He added that being “able to break out” of the one-year planning cycle CCGs face is a “really positive proposal”, as they are already determined to “shift funding to community services and primary care” and make services more effective.

In our July/August edition, Dr Caron Morton, co-chair of the Urgent and Emergency National Steering Group, stressed the importance of “fundamentally” changing urgent care, ensuring it is no longer focused on A&E.

Giving an update at the Commissioning Show 2015, she said last winter’s pressures showed the system was on edge already and added: “The surge problem isn’t about attendances, it’s about admissions – and the fact that community [services are] full. Everyone says it’s the old people in A&E causing pressures on the system – it isn’t, it’s all of us. The attendances and admissions have grown in every age group.

“Everyone says we keep patients in hospital too long. We aren’t; length of stay has reduced dramatically. It’s the balance that we’re not able to get.”

President of the Royal College of Emergency Medicine (RCEM), Dr Cliff Mann, also commented on the changes to A&E services outlined in yesterday’s document: “We welcome in particular the emphasis on the co-location of primary care services with A&E departments, so that patients can be streamed immediately to the best point of care; and the recognition by NHS England of the impact crowding in A&E has on patient outcomes.

“The guidance issued in relation to improving community and out-of-hospital care, if implemented, will mean fewer people need to attend A&E unnecessarily; and the recommendations that all hospitals should have adequate bed numbers, and that hospital discharge arrangements should be improved, mean that flow through the whole urgent and emergency care system will be greatly improved.”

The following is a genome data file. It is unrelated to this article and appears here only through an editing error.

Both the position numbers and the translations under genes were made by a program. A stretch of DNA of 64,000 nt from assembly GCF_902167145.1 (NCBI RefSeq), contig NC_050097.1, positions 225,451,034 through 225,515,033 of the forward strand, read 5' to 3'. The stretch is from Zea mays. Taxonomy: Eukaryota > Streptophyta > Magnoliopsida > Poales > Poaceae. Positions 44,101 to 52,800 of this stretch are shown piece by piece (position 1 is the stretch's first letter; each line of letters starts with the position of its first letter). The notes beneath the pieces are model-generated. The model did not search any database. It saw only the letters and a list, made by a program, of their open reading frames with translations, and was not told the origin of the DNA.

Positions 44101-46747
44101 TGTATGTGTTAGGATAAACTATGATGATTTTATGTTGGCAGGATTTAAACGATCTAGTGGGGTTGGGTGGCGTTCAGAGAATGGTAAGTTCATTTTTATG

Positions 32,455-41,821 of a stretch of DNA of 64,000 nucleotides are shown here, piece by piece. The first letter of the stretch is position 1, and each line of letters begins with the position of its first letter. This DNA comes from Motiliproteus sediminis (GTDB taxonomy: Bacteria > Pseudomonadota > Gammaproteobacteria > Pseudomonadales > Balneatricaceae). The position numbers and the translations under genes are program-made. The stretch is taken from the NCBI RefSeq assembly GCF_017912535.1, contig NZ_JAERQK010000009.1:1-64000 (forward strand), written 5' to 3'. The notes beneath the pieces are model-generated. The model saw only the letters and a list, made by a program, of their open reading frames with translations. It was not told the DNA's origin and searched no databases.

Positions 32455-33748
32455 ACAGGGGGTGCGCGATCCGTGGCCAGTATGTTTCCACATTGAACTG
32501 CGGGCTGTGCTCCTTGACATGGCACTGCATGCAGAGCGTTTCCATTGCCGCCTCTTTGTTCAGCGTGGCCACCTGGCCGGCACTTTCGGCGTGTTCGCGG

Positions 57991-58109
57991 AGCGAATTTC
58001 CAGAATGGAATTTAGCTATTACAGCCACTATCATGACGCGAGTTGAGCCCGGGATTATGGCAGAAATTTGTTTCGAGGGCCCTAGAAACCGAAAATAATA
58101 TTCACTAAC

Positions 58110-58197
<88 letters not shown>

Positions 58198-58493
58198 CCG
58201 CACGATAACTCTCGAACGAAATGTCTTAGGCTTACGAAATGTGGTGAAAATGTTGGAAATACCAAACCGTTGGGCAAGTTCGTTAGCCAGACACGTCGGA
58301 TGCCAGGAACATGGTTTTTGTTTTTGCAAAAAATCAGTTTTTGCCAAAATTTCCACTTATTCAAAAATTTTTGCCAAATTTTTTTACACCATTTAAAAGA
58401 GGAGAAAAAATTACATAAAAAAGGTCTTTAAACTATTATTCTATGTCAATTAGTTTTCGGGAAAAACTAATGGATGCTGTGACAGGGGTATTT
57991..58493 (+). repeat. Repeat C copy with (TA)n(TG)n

Last week, NHE revealed that more than 2,000 mental health patients had to travel outside their local region of an inpatient bed due to local shortages, according to figures from the Health and Social Care Information Centre.

In July, the Crisp Commission had found that delayed discharges from hospitals, unsuitable living conditions and inappropriate services were also behind bed shortages for mental health patients. The majority of consultants in 122 acute wards said they treated patients who could have been treated elsewhere if appropriate services had been available.

Furthermore, poorly managed hospital discharges were shown to cost the NHS billions of pounds a year, aggravating the ill-health of patients and ultimately causing thousands of readmissions.

Chair of the Care and Support Alliance, Vicky McDermott, also emphasised the importance of social care in supporting discharge from hospital after emergency treatment, included in the guidance.

“However, we know that all too often social care isn’t able to play its part fully because of high eligibility thresholds and chronic underfunding. If the government is serious about making the right changes to our health service, it needs to ensure that it is properly supporting adult social care as well as health. Anything else is a false economy,” she added.

(Top image c. Peter Byrne)